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Lindenhurst, NY
reply to Austinloop

Re: Free land and electricity?

The problem is they often do it thinking they have permission since its a public building. Here in work in 200 verizon came in without asking anybody and installed a fiber line to their CO and installed a CO box so they can run new lines for the village to here instead of their CO. I started and had the worst time trying to find anybody at Verizon to figure out what the box does.

I had one verizon tech tell me to unplug it. So I did .nobody from verizon figured out it was unplugged . since nobody at verizon claimed it even after me going all the way up we chucked it.

They never asked permission to install it here at the library. They figured they could get away with the free power and space since it was a public building.

I wouldnt doubt verizon and google are doing this all over and nobody has the knowledge to ask why is this here.


Austin, TX

1 recommendation

Interesting. However all of the government and private building installations that I ever participated in had building officials and customers present and entrance facilities for the fiber and power requirements, including the type of electrical plugs were discussed, and agreed to, or the installation proceeded no further.

In short, in some 20 years of dealing with customer premise (both government and private) I have never seen an example such as you posted.


Superior, WI
me neither, after quite a few years working with governments(local and state), any ISP coming into a building(or anything at that), every little detail had to be discussed, from the hardware they were installing(serials and models) or would need so the building could keep track of it(if it gets stolen, which happens more often than you think in public buildings), and even down to exactly, to the foot, where it was going, and what kind of power requirements and plugs it would need. Then, once everything that was needed was discussed, each department would have to notified of the install, and where it was(so it could be added to building maintenance maps), and then each department would have to show up to put in what they needed to put in(ie. electrical would put in an outlet with a locking plug, networking would come and run the appropriate cables to it to hook into their existing network, general maintenece would come and drill a hole thru the wall or floor or wherever and put a fish cable thru for the installer, and then the installer would be the last step, and would just make the cable run and plug it into the wall and verify its getting internet, and then networking would come and hook it to their network. its an overly complex system, and an installer would not be allowed into many of the places of the building they would need access to without an escort of some kind, and without everyone knowing exactly what was happening long beforehand. In gov't stuff, installers just dont "show up" and put something in, every little thing has to be approved and set up ahead of time, and someone else is usually involved. I know this process better than most, since I helped get FTTP into our local libraries, and the steps needed were quite obnoxious, and very tech restricting. Took me 3 months to get the fiber from the ground in front to getting the modem connected to the libraries internal network for 1 building. I did 3 buildings, and it was over a year long process. Most cities have fiber for business users and such "downtown", and here is no different. If you have the cash, charter, and even centurylink will install FTTH, but its expensive service.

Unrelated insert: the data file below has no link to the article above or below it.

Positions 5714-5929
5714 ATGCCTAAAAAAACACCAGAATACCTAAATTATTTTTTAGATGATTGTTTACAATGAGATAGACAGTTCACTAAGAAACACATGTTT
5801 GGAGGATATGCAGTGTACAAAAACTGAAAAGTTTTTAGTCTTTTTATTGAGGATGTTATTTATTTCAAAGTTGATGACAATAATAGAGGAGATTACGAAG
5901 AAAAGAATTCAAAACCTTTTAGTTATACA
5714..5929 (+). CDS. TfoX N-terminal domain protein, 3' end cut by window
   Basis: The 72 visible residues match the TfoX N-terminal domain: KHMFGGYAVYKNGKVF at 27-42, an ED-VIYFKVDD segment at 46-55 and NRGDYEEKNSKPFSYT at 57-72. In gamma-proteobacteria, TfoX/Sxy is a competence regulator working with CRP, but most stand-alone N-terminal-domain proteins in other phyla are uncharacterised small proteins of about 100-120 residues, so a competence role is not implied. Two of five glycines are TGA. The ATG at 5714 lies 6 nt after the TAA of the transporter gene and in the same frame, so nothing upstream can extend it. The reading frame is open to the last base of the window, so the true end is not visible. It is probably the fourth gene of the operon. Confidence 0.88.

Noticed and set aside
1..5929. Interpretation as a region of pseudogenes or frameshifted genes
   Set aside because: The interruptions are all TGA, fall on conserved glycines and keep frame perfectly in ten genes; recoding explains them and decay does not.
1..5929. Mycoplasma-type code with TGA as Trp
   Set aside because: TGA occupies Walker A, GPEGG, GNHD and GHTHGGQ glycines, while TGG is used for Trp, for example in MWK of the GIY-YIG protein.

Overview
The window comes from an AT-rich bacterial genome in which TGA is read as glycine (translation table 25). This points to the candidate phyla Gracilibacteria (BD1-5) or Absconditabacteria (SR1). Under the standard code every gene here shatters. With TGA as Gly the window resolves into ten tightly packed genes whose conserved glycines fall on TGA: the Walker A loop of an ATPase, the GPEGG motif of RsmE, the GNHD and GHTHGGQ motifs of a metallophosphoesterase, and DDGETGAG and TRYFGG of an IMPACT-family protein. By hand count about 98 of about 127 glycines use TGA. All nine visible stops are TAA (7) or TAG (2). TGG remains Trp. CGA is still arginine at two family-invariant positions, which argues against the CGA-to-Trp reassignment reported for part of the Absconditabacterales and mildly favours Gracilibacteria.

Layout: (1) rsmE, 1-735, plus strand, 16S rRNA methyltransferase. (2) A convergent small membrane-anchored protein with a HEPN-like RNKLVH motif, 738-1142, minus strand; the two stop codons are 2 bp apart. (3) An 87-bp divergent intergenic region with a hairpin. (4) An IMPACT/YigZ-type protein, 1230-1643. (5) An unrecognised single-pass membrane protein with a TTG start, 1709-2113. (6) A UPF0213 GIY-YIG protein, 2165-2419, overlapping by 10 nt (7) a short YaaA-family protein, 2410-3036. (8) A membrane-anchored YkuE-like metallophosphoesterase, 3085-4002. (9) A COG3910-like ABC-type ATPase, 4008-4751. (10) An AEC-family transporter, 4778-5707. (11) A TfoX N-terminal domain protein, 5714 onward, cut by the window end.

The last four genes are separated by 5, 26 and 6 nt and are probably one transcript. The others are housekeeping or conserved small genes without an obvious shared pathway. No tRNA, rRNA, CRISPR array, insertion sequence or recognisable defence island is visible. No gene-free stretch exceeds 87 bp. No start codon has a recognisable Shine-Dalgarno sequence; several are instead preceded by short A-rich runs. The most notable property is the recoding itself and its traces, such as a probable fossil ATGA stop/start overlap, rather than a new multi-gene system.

its me

reply to majortom1029
Hello...these public buildings (libraries, govt offices, the school PTA office) are wired with FREE service (VZ or Google) so the least they could do is foot the the minimal bill for the juice to run the stuff.

BTW I don't the VZ or Google collocate in govt/muni bldgs